While intersposing amusing anecdotes about his foibles, his friends, his love of cars and driving, and a certain degree of political engagement - his research for this book began at the start of the present Iraq war - I think "Banksy" has also managed to provide an extremely reliable guide to the individual flavours of Scottish single malts and to the process of making them.

What comes across is his rather unexpected (if you're familiar with his fiction) kindly and constructive nature. At no point does he disparage any of the malts he's been encouraged to review. Instead, using his writerly gifts for precise, unpretentious description, he gives us a very accurate impression of the way each of them tastes. I can certainly attest that his descriptions of the few single malts I have tasted myself are spot-on. He also makes it very clear what kinds of tastes he prefers (strong!) and leaves the reader to decide which ones to try, without passing unfavourable judgement - although he is very quick to praise his favourites. In fact, my very favourite single malt is one which he does not favour himself, but he has certainly described it perfectly. This makes me trust his judgement.
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58 of 67 people found the following review helpful By Peter Geldart on 30 Dec. 2003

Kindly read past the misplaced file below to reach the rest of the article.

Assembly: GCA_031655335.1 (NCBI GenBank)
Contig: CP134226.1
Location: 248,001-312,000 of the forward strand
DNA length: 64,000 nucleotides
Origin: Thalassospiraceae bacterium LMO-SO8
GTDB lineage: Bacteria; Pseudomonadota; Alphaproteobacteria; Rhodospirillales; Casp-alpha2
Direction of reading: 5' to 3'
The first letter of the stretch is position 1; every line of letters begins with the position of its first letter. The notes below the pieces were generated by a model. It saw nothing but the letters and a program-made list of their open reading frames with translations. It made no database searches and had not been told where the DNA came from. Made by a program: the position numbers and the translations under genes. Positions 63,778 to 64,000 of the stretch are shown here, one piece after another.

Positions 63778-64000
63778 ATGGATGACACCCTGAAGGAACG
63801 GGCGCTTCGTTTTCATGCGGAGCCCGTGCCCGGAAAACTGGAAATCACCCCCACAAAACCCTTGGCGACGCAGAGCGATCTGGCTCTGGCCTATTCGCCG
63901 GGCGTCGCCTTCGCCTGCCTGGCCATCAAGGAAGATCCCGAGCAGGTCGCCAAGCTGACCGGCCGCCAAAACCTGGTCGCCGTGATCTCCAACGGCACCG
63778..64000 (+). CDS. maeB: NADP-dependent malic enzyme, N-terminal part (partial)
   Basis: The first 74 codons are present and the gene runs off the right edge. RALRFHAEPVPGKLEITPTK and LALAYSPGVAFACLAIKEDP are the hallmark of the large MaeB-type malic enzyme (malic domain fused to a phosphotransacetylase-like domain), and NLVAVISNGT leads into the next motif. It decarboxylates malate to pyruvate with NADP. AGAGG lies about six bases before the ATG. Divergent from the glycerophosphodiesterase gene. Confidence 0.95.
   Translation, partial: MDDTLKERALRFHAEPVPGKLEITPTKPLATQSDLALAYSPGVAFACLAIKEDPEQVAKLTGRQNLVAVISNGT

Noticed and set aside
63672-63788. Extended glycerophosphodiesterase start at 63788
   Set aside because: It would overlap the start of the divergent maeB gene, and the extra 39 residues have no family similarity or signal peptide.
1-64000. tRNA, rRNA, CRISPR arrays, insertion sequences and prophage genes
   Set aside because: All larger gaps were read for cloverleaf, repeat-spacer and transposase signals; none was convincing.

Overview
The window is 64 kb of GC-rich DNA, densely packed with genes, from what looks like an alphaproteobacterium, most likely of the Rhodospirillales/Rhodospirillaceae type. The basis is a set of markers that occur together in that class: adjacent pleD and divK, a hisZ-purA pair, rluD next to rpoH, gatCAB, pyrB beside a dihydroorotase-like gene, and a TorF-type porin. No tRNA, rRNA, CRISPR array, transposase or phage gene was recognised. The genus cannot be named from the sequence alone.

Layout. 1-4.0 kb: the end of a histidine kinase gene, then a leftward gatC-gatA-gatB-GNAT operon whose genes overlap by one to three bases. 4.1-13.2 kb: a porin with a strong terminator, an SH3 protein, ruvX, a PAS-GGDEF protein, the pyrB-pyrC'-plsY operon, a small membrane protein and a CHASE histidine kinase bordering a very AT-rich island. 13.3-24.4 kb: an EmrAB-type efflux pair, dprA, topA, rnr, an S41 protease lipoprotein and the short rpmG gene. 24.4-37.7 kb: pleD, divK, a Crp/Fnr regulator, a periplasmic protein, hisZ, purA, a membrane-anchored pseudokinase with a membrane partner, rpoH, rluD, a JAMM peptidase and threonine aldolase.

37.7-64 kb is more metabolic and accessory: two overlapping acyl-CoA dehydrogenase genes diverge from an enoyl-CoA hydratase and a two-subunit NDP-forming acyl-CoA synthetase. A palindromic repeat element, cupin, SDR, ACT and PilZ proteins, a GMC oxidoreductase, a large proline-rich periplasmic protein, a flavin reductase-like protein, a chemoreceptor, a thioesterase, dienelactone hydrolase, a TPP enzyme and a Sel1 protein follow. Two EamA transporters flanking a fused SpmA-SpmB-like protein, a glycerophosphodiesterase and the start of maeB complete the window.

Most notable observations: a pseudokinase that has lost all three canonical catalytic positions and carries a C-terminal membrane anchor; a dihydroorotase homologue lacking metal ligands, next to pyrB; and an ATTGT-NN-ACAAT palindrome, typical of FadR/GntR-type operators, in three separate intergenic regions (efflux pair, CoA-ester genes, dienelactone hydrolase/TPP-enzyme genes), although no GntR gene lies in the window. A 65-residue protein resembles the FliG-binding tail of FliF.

Format: Hardcover
Raw Spirit is three-books-in-one. I like single malt whiskies a lot and bought the book in anticipation of reading a well-written, informative and amusing tour of the Scottish distilleries and their products. I was not disappointed; Iain Banks' travels to all of the major (and many of the minor) distilleries are well-described, informative and (to the extent that his views on the whiskies sampled agree entirely with my own) accurate. Unfortunately the distilleries, their whiskies and the beautiful (and beautifully-described) countryside around them take up less than half of the book. The remainder consists of (a) anecdotes concerning Mr. Banks' friends, family, youthful (and often not-so-youthful) pranks, and cars, and (b) rants on the Iraqi war, the current state of British vs U.S. politics and the wisdom of legalising drugs. The former, although largely irrelevant to a book on whisky, are clearly of interest to fans of Mr. Banks and his novels, but would have been better kept for an autobiography. The latter, however, are totally inappropriate in this book. I happen to agree with most of what Mr. Banks says, particularly on the derogation of British sovereignty to U.S. (a.k.a. neo-con) hegemony, but these are complex issues and totally out of place in this book where the superficial "rant-and-rave" treatment they get can only be a distraction. This is a book that started with an excellent idea but was highjacked by a self-indulgent author, a publisher's deadline and current events, leaving only a taste of what it could and should have been.
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2 of 2 people found the following review helpful By Rob R on 14 Mar. 2014
Format: Paperback
Iain Banks was a fantastic Author may he rest in peace. Mind he probably would want peace would he:-) This is a very well written, humorous and informative book. My wife bought it for me because of my love of the single malt and Banks himself, read it years ago and waited until we bought a lovely white MX5 and we took to the Great Wee Roads of Scotland following some of the journey that Banks took, and inspired by his love of his home country. We had just a wonderful time. Thank you IB yet another great experience brought on by your writing.